The EU Parliament voted today–by big margins–to end the temporary deal allowing the US access to data from SWIFT.
The European Parliament on Thursday broadly rejected an agreement with the United States on sharing information on bank transfers that was aimed at tracking suspected terrorists through their finances.The vote in Strasbourg, France, underlined differences between the United States and the European Union over how to balance guarantees of personal privacy with concerns about national and international security.
A resolution to reject the deal passed 378-196, with 31 abstentions. The vote means that the agreement, which provisionally went into force at the beginning of February, cannot be used as planned.
The agreement would have freed the United States from having to seek bank data on a country-by-country basis. But Washington still could press for access to the data through such avenues.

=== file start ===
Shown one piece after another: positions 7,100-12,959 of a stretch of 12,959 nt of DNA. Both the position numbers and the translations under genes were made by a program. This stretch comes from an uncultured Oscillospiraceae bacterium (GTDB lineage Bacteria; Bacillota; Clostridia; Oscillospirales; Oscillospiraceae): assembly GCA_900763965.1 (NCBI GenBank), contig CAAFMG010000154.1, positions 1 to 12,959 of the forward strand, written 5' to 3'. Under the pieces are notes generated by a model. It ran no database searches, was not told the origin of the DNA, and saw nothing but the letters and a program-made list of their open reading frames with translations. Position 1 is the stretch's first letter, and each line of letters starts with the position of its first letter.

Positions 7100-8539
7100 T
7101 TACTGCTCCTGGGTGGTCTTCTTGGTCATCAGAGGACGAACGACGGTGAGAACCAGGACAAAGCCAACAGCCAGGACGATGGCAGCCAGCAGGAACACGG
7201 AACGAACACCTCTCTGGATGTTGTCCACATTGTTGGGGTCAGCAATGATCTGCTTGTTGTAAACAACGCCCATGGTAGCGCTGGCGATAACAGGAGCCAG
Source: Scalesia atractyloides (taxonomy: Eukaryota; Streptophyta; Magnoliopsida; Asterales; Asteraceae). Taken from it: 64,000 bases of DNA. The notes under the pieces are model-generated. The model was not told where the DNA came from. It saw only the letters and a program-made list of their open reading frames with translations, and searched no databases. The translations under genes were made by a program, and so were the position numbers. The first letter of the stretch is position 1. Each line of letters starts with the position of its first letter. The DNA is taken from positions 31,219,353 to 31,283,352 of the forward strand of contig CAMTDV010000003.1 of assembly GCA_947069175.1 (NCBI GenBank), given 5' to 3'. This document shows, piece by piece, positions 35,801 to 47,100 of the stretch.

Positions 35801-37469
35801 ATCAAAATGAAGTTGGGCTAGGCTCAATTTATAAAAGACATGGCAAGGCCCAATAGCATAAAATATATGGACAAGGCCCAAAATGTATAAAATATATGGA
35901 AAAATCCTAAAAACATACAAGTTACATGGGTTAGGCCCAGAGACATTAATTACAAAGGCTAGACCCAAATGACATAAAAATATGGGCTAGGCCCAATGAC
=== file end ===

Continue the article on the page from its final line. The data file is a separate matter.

Remember, this deal would have given European citizens more protections than Americans currently get from their banks (because it would have allowed them to check whether their data had been accessed).
On Wednesday, the White House said, “We’re deeply disappointed with the court’s judgment today, because we shared this information in confidence and with certain expectations.”
Dennis Blair, U.S. director of national intelligence, condemned the release of the information.
“The protection of confidential information is essential to strong, effective security and intelligence cooperation among allies,” he said. “The decision by a United Kingdom court to release classified information provided by the United States is not helpful, and we deeply regret it.”
Obviously, particularly following the Undie Bomber attempt, the Administration is going to do anything it can to continue sharing information, both on detainees and data analysis. But it’s going to have to start playing well with others to do so.